The presence of Cotton Thistle can also have negative impacts on wildlife. The spiny leaves and stems of the plant can make it difficult for animals to move through an area and access food and shelter. The plant also has a negative impact on grazing lands, as it is unpalatable to most livestock.

Control and Management of Cotton Thistle

Controlling and managing the spread of Cotton Thistle can be a challenging task. The plant is highly adaptable and can tolerate a wide range of conditions, including poor soil and drought. Effective control measures include removing the plant by hand, using herbicides, or a combination of both.

When removing the plant by hand, it is important to remove as much of the root system as possible to prevent regrowth. Herbicides can be used to control the growth of the plant, but it is important to choose the right product for the specific situation. Some herbicides are more effective on young plants, while others are better suited for mature plants.

Cotton Thistle is a plant species that is native to Europe, North Africa, and Asia. It is considered to be an invasive species in many parts of the world, including North America, due to its ability to outcompete native vegetation and dominate the landscape. Control and management of this plant can be a challenging task, but it is important to take steps to prevent its spread and protect native ecosystems.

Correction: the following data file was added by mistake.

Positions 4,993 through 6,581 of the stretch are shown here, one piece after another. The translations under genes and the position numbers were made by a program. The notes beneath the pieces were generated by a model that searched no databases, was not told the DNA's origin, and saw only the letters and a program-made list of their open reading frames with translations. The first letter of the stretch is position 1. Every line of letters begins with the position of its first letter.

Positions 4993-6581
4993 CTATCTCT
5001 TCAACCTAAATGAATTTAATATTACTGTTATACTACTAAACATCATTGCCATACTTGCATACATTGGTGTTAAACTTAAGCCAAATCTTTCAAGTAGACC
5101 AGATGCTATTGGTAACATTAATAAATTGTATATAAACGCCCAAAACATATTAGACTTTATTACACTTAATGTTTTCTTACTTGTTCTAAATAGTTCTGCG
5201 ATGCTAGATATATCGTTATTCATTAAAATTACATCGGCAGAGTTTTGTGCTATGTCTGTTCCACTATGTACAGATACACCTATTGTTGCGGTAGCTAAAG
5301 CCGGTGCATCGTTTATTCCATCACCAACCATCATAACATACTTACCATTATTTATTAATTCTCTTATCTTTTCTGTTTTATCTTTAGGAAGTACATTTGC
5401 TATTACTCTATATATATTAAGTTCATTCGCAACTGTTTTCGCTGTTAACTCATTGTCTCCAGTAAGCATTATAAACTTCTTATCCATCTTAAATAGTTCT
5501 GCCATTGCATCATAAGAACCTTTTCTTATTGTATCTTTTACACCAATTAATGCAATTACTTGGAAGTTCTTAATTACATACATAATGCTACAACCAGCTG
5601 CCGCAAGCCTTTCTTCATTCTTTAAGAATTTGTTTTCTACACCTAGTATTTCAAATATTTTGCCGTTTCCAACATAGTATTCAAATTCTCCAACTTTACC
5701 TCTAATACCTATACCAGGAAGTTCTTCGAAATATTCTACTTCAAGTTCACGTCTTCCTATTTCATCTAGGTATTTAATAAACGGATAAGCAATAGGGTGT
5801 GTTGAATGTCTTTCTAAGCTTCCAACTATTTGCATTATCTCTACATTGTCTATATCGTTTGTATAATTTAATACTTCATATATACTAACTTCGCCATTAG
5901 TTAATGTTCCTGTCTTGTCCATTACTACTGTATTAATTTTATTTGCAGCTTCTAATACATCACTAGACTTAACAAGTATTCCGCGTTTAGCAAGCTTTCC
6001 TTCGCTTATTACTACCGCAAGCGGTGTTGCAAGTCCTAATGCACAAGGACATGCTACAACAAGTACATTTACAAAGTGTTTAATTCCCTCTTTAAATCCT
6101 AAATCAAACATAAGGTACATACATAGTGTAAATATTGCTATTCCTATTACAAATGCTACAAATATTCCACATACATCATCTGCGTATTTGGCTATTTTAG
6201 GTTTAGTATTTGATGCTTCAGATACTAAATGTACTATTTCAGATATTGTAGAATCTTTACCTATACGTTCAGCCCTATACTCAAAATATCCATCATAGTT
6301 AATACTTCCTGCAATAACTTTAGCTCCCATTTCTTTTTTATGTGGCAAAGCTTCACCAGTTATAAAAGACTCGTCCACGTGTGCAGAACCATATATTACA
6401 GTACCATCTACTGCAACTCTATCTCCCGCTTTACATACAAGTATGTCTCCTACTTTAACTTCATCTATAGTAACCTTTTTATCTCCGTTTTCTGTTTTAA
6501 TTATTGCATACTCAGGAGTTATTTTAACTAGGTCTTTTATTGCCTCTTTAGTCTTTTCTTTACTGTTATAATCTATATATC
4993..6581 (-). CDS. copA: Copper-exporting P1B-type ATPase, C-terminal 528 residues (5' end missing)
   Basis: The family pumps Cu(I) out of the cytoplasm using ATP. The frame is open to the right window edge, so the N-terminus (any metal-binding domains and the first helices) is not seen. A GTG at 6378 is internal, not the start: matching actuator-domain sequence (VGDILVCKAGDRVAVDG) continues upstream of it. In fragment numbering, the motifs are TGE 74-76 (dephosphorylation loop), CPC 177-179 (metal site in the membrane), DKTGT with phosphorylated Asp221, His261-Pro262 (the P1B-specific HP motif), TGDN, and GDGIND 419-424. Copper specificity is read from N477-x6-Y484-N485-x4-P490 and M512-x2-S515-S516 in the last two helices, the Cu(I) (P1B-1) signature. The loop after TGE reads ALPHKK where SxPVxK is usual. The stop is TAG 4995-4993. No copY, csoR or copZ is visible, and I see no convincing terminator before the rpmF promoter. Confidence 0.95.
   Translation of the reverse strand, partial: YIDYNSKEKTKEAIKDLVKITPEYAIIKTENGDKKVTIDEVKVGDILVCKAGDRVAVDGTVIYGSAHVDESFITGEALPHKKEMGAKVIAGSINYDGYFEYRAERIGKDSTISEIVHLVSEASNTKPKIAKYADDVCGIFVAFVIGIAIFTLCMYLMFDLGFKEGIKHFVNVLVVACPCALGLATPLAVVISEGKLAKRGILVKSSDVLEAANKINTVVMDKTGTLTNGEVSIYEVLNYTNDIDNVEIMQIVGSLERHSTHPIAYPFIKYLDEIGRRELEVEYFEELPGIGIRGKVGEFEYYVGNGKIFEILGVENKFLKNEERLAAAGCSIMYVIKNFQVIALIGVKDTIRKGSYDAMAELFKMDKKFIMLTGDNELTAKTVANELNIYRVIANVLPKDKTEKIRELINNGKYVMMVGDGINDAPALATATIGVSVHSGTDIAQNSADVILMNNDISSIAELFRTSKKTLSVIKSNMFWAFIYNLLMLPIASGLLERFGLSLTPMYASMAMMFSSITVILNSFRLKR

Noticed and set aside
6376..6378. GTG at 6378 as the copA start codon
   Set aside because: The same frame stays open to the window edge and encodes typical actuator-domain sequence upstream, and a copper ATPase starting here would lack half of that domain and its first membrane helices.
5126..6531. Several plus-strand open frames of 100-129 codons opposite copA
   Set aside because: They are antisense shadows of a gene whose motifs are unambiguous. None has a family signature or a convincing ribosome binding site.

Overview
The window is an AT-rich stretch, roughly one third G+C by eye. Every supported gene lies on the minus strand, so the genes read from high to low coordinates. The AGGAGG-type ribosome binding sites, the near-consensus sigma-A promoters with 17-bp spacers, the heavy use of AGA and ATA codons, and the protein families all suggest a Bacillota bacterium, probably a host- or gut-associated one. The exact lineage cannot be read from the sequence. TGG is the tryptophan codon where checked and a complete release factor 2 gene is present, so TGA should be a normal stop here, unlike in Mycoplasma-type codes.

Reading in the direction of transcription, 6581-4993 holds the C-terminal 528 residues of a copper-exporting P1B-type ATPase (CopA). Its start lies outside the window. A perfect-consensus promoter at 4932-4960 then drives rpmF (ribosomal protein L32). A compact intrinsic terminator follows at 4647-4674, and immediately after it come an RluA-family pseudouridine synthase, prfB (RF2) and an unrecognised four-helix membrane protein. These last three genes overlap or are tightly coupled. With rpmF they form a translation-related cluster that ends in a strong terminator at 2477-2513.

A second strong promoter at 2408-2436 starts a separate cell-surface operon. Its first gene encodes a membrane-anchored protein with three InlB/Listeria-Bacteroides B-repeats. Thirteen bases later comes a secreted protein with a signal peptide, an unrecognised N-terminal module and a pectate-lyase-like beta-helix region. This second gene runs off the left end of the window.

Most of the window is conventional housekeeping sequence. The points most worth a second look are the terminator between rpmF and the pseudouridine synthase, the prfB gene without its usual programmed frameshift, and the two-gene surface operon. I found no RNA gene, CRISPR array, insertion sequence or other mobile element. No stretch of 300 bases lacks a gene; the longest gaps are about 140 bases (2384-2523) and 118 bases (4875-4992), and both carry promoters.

More Information

In addition to the impacts on native ecosystems, Cotton Thistle can also have negative impacts on agricultural crops. The plant's large size and spiny leaves make it difficult to harvest crops, and the plant can also reduce crop yields by competing for resources.

In some areas, Cotton Thistle is being used for ornamental purposes, despite its invasive nature. This is due to its attractive purple or pink flowers and large size. However, it is important to be mindful of the potential impacts of the plant and to only use it in appropriate and controlled settings.

One way to control the spread of Cotton Thistle is through biological control methods. This involves the use of natural predators or parasites to control the population of the plant. For example, the thistle stem weevil (Rhynchites auctus) is a natural predator of Cotton Thistle and can be used to control its growth.

In addition to biological control methods, physical barriers can also be used to prevent the spread of Cotton Thistle. For example, mulching around native vegetation can help to prevent the seeds of the plant from germinating. Regular monitoring and early detection of new infestations is also important in order to prevent the plant from becoming established in new areas.

Overall, it is important to be aware of the impacts of Cotton Thistle and to take steps to prevent its spread. This can help to protect native ecosystems, agricultural crops, and wildlife, and to ensure that the environment remains healthy and resilient.